The Best Thing to Happen in Denver Since Sliced Bread

Attention, carb addicts. Meet baking wizard Zach Martinucci, founder of Rebel Bread

By Kathryn O’Shea-Evans

Rebel Bread Photo Credit Eb Pixs 2
Photography by Eb Pixs
It’s no wonder Zach Martinucci calls his Denver bakery, which he opened in October 2018, Rebel Bread: It’s anything but bread as usual. Offerings at the community bakery and bread school range from cranberry cinnamon sourdough to chocolate ciabatta studded with dark chocolate chunks, cocoa powder, virgin olive oil and sea salt. Baking is in his genes: His father’s cousin owns a French bakery in the Bay Area, La Châtaigne, where Martinucci learned to bake sourdough. “I fell in love with baking and was baking a bunch of bread in my college apartment and selling it to neighbors and baking flavored breads based off of my friends’ personalities,” he says. “I called them ‘persona loaves.’ We’d sit down with friends and say, ‘How does Lena show up in the world? Well, she’s kind of nutty and she’s got a spicy side, or she’s salty, or whatever … which would turn into a spicy pecan cranberry bread. It was a fun experiment.” Not long after finishing his de facto bread master’s at the San Francisco Baking Institute, he beelined to Denver and opened Rebel Bread. Read on to learn all the reasons why we (ahem) loaf him.
Rebel Bread Photo Credit Eb Pixs

You studied culinary anthropology at UCLA. What are some of the most interesting things you learned about bread?

What I’ve come to see is that every culture has a flat bread and an everyday bread. And once I went to baking school and I saw that most of them on their formula level—in terms of the flour, water, salt and yeast that goes into it—are very similar breads. We all kind of make the same bread. The flat bread I learned to make in Bologna is the same recipe I used to make pita bread. I just shape it differently and bake in the oven instead of on the stove.

That is so fascinating! How long have humans been eating bread?

We think about 3,000 years. We think that it was on the banks of the Nile that someone left a flour and water mixture out by accident, and found it the next day and that it started to ferment. That was the first sourdough. It’s always been a part of humanity. And we’ve seen everyone return to home baking in the last year or two, and I think it’s this part of us that means something. It’s always been there.

Zach Martinucci Photo Credit Eb Pixs 1

I love it. Now that you’re a Coloradan, what advice do you have about baking at altitude?

Things are much drier in Denver than they are at sea level, so it’s not altitude specific, but the moisture in Colorado is significant. We always start with the sea level recipe, but often we’ll add like 5 percent more hydration to the water content of whatever we’re making, so it’s not too dry. At this altitude, things take less time to rise or they rise more easily because of the lower atmospheric pressure. So if a sea-level recipe says, “Leave this to proof for two hours,” it’s going to be ready in maybe an hour or less.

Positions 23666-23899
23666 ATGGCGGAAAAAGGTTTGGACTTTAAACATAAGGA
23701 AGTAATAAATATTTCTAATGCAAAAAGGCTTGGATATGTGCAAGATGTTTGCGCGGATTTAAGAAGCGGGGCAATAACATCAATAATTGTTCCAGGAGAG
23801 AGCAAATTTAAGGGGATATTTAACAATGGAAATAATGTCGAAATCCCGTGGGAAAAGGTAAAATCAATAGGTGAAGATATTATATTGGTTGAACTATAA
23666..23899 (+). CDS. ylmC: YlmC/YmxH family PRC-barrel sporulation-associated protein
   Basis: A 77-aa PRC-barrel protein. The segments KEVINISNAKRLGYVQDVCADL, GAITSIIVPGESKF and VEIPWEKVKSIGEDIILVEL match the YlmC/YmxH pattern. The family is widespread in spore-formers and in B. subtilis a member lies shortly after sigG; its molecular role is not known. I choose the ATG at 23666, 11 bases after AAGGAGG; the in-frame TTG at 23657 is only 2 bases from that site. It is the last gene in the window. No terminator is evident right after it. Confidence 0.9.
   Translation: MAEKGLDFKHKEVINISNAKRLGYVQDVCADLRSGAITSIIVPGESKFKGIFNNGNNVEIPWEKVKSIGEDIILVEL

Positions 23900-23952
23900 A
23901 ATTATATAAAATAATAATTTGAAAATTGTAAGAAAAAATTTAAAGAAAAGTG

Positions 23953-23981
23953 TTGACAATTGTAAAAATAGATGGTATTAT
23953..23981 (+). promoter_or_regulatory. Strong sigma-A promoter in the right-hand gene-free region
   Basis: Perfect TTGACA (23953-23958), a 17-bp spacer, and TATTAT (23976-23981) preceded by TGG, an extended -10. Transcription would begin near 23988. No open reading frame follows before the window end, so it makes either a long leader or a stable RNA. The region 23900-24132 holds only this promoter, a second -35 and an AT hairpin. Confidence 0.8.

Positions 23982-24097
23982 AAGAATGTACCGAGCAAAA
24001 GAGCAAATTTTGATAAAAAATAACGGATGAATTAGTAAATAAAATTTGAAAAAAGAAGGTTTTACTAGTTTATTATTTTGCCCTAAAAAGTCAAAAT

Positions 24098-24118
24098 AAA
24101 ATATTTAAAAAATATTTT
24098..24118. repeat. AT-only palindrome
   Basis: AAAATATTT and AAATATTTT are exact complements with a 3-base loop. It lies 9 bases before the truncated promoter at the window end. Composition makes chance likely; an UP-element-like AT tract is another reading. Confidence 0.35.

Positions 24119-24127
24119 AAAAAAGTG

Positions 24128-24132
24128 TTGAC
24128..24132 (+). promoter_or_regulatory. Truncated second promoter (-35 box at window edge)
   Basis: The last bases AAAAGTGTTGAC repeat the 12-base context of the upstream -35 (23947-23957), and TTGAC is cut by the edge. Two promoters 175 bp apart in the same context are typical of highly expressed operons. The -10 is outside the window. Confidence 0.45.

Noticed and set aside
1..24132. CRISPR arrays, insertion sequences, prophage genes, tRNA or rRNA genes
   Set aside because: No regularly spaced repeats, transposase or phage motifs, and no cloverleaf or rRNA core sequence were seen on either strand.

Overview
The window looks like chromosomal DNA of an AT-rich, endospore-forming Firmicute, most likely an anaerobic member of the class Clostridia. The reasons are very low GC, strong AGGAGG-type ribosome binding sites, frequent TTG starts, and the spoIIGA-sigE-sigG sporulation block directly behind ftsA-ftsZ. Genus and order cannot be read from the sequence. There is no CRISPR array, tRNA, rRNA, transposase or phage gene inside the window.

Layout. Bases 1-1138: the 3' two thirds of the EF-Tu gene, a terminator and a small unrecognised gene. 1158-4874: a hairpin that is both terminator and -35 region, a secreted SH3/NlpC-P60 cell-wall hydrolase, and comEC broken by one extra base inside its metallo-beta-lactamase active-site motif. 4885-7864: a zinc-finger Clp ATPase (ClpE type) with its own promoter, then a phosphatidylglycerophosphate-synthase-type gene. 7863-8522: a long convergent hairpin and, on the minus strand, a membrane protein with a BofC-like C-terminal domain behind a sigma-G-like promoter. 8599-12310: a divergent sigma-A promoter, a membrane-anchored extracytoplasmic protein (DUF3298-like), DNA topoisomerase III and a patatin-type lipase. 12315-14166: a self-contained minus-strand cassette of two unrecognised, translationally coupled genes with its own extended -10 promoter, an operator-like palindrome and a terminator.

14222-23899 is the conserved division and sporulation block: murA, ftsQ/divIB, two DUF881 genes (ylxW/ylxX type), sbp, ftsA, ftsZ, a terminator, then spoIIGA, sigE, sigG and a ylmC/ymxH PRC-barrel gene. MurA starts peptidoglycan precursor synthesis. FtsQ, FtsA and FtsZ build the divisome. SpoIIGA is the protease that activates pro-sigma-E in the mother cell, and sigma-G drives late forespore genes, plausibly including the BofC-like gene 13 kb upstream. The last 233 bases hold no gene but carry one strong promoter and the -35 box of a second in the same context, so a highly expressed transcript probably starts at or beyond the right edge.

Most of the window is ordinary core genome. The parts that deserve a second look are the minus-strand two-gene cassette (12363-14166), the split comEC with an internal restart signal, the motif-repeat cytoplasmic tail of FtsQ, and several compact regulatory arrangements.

Such good insights! Now, tell me about your bakery.

We specialize in artisan bread: mixed by hand by real people, often long fermented and naturally leavened when we can, and baked in a hearth oven, directly on a stone. So you’re going to get a crisp crust and a chewy interior. We specialize in different flavors of sourdough, ciabatta, baguettes and mostly croissant-based pastries and brioche, highlighting local produce. We love to make things that are just different enough, so we’ll surprise you with a flavor you haven’t seen before, something novel. One of my favorite loaves is called the Nonna G, which is our roasted garlic herb sourdough that was named after my nonna and meant to taste like how her kitchen smelled when she was cooking in it—with roasted garlic, fresh rosemary and sage, and extra salt and pepper. I love that there’s a story behind it, but if you didn’t know any of that, it’s just an excellent herb loaf that you can dip in olive oil or make sandwiches with or just snack on.

Rebel Bakery 2

What do readers need to know about preserving your bread?

We recommend placing it upside down on a cutting board. To keep it for a few days, you can wrap it in plastic or beeswax or keep it in an airtight container. Denver is so dry, so if you want to keep it for more than three or four days, we recommend that you freeze it. The best way is to pre-slice it, wrap it in something airtight, and put it in the freezer so you can pull out individual slices to make toast without having to pull the whole loaf out.

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I’m told you have a bread club. Magical words!

Bread club was our pandemic response program, to bring bread directly to people’s homes at a time when we were entirely wholesale. We carry three other bakeries as well, and a coffee roaster. We deliver within the city of Denver as well as offer pickups at our retail counter at 675 South Broadway. People can preorder off a limited menu (, which changes month to month, and you can set up a subscription for yourself or place a one-time order.